Though growth is slowing down across sectors around the globe, the real estate scene in Mangalore and surrounding areas presents a study in contrast. The boom continues here with builders announcing more projects, causing a more rapid urbanisation.
Three projects have been launched near Gandhi Park in the past few weeks. Observers attribute the significant growth in the sector here to the entry of reputable real estate developers such as Godrej, Raheja group, and Purvankara group. Many malls have come up and more are under construction.
Observers say that middle and lower-middleclass families have to scout for houses on the outskirts of the city such as Derebail and Shakthinagar. Some affordable apartments are available in areas such as Ashokangar a where typical 2BHK flat costs between Rs. 30 lakh and Rs. 35 lakh. Some 3BHK flats cost Rs. 70 lakh upward.
Gandhinagar is the most sought after locality – it has a park, stadium, and a swimming pool nearby. It is one of the finest localities with 40-50 ft wide roads. Areas such as Bejai, Valencia, Falnir, and Bendorewell are also inviting for investors with prices ranging from Rs. 4,000 to Rs. 5,000 per sq.ft, according to Subhash Nayak, managing partner, Eskay Real Estate Company
Bubble to burst?
Krishnaraj Salian of Partha Investments says there is a competition among builders to offer luxurious apartments. By 2014 “we will have 10,000-12,000 flats – far higher than the demand.” The demand-supply ratio will be 1:4 whereas now it is 1:2 in his estimation.
What makes the situation different here is that the salaried class is not driving the market unlike in other mega cities. It is the NRIs and high network individuals (HNIs) who do so. Mangalore did not have much of economic activity. Barring employment by Infosys and MRPL and MSEZ, there is little else.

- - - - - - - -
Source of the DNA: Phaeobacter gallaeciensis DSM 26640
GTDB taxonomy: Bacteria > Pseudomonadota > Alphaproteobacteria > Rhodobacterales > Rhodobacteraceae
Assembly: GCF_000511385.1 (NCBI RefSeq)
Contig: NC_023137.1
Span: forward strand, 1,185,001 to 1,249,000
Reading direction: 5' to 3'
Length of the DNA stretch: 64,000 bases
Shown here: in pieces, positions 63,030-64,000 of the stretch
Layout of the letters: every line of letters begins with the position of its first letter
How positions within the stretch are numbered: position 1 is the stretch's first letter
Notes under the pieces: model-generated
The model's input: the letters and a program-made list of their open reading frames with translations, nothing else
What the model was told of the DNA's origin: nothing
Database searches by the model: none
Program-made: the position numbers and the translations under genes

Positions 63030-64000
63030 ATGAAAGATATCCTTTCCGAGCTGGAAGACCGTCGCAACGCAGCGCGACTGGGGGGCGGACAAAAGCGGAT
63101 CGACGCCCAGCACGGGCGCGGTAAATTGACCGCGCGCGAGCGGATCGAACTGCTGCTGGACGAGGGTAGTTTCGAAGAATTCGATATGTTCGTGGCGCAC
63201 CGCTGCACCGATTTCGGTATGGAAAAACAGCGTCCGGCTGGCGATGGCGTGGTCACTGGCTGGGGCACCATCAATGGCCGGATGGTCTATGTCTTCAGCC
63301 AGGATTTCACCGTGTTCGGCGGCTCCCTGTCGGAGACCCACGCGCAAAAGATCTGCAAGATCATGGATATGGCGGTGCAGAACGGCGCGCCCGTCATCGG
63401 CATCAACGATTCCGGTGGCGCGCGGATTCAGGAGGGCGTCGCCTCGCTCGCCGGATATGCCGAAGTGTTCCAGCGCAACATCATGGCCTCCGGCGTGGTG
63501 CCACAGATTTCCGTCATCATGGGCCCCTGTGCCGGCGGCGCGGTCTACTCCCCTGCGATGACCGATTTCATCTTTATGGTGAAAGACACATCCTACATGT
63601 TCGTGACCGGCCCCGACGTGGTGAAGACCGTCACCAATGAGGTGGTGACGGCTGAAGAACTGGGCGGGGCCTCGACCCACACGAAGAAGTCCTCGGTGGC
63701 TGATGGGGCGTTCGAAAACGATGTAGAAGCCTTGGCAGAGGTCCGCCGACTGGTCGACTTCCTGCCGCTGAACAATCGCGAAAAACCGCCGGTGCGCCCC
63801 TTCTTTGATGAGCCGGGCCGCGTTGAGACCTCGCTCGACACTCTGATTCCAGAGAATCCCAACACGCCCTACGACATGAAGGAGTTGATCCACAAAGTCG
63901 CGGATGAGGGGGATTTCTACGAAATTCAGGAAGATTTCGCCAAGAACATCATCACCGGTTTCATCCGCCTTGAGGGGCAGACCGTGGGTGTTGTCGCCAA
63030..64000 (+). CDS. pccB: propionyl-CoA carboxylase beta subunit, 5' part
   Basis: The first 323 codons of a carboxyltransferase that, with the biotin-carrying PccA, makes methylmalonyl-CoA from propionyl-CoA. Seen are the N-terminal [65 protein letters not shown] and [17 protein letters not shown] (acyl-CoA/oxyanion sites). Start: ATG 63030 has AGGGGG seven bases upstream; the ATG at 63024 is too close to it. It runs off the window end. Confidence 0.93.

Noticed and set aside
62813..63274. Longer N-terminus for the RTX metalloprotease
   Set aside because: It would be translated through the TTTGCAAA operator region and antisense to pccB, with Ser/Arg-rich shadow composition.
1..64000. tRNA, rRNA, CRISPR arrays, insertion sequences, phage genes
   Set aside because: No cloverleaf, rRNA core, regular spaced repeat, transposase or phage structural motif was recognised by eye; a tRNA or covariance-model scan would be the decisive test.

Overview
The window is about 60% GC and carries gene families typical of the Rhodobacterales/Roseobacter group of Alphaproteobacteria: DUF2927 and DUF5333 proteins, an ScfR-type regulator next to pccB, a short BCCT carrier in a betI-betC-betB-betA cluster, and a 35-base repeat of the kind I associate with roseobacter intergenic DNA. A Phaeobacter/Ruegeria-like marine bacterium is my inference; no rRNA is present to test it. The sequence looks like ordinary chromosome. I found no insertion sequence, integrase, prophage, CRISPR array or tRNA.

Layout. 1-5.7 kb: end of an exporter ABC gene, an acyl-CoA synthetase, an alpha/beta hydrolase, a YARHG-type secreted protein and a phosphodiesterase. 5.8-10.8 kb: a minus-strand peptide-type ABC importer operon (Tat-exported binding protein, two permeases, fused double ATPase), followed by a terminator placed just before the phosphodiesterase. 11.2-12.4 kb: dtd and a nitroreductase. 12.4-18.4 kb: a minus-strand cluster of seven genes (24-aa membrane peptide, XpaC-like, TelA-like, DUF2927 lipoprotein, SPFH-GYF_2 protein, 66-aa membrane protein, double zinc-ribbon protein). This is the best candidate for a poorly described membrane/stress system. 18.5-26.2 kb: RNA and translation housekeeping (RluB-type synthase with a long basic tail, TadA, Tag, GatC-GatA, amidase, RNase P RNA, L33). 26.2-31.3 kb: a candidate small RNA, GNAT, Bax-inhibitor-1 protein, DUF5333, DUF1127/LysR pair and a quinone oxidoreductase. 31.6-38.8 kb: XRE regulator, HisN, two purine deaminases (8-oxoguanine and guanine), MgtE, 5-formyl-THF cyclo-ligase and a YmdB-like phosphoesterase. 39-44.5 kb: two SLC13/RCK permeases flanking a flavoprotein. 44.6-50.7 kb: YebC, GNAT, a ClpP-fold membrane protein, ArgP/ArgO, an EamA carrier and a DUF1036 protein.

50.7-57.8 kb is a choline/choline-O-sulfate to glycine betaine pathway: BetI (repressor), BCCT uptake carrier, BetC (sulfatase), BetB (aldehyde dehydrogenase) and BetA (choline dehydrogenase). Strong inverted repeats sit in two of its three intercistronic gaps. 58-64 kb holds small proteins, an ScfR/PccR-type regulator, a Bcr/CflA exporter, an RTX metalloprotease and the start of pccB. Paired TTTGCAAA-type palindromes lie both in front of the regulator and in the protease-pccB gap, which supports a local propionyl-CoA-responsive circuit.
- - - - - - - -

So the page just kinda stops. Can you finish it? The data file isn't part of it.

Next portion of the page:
Bubble is forming, he fears. Unless the market corrects, it explodes. But Mangalore market is unique. The NRIs, who purchase property here, will not panic, and wait till the prices go up again before selling. “Correction is a must to ensure healthy investment environment,” he says.
In 2008, the highest recorded price was Rs. 3,000 per sqft, but it never came down in Mangalore unlike in other cities. The economic crisis did not hit Mangalore much. Now market has accepted prices from Rs. 3750 to Rs. 4000 per sqft as normal.
Those who find the prices are beyond their reach, could buy a 5-cent plot on the outskirts and build a house which works out to Rs. 25 lakh, Mr. Nayak says. “An apartment within the city may cost about Rs. 30 lakh, but you will have to pay maintenance cost lifelong.”
On their part, builders are not looking at acquiring land as it turns out to be costly. They are partnering with landowners for joint development where both benefit. All that a typical builder invests is only 20 per cent of project cost with the rest coming from potential buyers.
Mr. Salian says that the top eight builders are controlling the market in Mangalore. About 60 per cent of development in the sector is happening because of them. When they jack up prices, smaller builders too benefit.
Some builders see the market differently. Sampath Shetty, manager, Land Links group of companies, sees an increase in the demand for budget flats – 70 per cent of his projects are targeted at this segment.